Home prices moderately increased in the third quarter of 2018, rising only 1.3% month over monnth but still up 6.3% from the same quarter last year.
Home prices increased in September, rising only 0.2% from August, according to the latest monthly House Price Index from the Federal Housing Finance Agency.
The FHFA monthly HPI is calculated using home sales price information from mortgages sold to, or guaranteed by, Fannie Mae and Freddie Mac. Because of this, the selection excludes high-end homes bought with jumbo loans or cash sales.
FHFA Supervisory Economist William Doerner said home prices continued to rise in the third quarter, but their upward pace is slowing down.
“Rising mortgage rates have cooled down housing markets—several regions and over two-thirds of states are showing slower annual gains,” Doerner said.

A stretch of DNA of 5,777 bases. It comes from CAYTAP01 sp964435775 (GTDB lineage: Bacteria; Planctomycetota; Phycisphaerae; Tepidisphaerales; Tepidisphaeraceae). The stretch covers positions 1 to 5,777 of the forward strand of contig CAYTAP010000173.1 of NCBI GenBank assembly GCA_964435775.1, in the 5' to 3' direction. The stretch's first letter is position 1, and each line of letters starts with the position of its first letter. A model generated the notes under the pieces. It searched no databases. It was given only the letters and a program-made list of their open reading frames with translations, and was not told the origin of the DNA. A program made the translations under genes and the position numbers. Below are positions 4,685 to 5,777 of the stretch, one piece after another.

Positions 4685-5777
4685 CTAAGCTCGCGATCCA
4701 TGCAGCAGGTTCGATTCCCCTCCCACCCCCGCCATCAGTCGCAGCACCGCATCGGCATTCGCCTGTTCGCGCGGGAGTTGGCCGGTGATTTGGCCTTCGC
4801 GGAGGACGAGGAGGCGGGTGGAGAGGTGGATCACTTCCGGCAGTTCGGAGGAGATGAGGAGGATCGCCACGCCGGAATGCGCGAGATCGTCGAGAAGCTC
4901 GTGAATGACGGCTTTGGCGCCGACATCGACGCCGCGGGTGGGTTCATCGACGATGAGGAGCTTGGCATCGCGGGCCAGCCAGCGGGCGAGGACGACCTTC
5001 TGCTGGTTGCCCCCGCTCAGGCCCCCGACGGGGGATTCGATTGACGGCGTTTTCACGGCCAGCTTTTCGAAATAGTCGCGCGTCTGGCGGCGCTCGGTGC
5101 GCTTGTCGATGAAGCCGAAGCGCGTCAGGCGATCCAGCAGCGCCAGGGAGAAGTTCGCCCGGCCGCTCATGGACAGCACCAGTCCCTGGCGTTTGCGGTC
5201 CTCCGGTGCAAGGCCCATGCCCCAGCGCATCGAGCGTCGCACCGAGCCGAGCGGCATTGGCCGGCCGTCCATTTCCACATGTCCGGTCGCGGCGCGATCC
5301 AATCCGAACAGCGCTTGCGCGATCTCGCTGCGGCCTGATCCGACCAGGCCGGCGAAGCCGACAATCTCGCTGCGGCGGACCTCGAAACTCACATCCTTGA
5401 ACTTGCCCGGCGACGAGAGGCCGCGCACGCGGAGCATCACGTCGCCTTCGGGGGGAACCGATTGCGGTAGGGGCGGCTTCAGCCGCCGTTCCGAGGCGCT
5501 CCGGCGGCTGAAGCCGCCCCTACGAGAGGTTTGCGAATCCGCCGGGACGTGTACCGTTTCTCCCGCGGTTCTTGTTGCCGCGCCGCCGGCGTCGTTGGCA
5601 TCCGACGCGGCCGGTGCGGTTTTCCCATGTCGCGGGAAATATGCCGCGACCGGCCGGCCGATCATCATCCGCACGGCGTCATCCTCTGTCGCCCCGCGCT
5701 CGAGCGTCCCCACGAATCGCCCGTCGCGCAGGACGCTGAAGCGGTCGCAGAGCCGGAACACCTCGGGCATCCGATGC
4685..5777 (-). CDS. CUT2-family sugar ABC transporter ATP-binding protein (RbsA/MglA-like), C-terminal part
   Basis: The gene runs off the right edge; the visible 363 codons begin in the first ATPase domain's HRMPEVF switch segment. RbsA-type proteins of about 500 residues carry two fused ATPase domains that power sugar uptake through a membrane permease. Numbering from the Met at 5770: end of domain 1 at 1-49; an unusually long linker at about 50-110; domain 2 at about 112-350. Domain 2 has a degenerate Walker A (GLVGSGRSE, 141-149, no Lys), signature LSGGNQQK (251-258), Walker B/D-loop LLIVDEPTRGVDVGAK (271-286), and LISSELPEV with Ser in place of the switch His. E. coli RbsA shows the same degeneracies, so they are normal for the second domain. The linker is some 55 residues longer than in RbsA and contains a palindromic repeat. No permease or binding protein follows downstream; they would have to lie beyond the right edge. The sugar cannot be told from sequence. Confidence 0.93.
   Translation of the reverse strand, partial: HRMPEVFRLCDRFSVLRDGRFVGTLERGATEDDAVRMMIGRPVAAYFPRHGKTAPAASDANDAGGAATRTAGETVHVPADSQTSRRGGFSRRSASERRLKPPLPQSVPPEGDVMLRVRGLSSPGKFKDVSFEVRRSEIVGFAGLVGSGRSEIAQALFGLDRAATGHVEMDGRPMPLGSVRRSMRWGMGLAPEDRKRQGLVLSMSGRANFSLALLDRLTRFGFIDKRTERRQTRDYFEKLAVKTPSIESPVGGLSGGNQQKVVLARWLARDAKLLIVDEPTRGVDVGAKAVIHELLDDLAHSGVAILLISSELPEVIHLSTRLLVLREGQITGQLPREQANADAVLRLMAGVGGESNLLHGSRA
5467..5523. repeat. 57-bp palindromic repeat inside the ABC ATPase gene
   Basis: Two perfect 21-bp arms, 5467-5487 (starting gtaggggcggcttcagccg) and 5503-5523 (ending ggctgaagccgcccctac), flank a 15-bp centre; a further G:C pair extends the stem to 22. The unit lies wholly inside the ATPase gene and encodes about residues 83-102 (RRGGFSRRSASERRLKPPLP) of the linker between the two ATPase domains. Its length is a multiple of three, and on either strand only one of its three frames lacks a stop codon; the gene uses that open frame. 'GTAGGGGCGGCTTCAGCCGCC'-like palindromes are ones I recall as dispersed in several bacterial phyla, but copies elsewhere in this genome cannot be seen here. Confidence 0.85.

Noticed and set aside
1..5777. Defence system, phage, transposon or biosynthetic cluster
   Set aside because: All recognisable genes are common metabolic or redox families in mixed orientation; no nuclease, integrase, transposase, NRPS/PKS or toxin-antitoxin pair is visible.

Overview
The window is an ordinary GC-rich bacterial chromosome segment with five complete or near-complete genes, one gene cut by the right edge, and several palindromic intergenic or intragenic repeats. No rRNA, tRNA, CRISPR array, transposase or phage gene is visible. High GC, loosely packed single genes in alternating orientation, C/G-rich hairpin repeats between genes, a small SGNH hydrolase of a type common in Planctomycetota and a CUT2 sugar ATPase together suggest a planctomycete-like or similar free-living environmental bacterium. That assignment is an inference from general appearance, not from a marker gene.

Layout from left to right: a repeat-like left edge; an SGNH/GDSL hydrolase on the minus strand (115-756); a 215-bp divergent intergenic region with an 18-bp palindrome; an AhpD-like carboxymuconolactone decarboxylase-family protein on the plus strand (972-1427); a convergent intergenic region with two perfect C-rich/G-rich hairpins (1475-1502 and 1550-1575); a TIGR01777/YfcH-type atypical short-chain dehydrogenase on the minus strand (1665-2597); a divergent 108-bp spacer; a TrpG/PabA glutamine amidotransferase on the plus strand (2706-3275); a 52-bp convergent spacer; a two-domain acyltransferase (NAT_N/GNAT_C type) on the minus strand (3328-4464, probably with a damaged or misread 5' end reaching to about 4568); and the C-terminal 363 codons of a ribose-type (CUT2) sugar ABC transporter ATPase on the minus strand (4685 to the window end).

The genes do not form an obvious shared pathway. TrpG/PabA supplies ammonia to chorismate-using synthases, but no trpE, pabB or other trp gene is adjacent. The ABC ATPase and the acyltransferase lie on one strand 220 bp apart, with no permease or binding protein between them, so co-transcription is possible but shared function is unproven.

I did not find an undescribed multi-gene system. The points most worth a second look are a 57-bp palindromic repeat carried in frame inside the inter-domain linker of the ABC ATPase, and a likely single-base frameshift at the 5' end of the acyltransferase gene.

Nationally, home prices in all 50 states and the District of Columbia increased since the third quarter last year.
The states with the largest gains were Idaho at 15.1%, Nevada at 15%, Washington at 10.6%, Utah at 10% and Colorado at 9.2%.
The states that showed the least amount of annual appreciation are Alaska at 0.2%, North Dakota at 1%, Louisiana at 1.5%, the District of Columbia at 1.6% and Connecticut at 2.2%.
According to FHFA, home prices rose in 99 of the 100 largest metropolitan areas in the U.S. over the last four quarters.
Furthermore, annual price increases were greatest in Boise City, where prices increased by 20.1%. However, prices were weakest in Honolulu, where they fell by 5.2 %.
The report also explains across the nine census divisions, the Mountain division once again saw the strongest appreciation growth, climbing 8.9% in the last year and increasing 1.5% in the third quarter of 2018.
Notably, annual house price appreciation was also weak in the New England, Middle Atlantic and West South Central divisions. In these areas, house prices rose less than 5% since the third quarter in 2017.
The chart below compares 12-month price changes to the prior year:
Click to enlarge: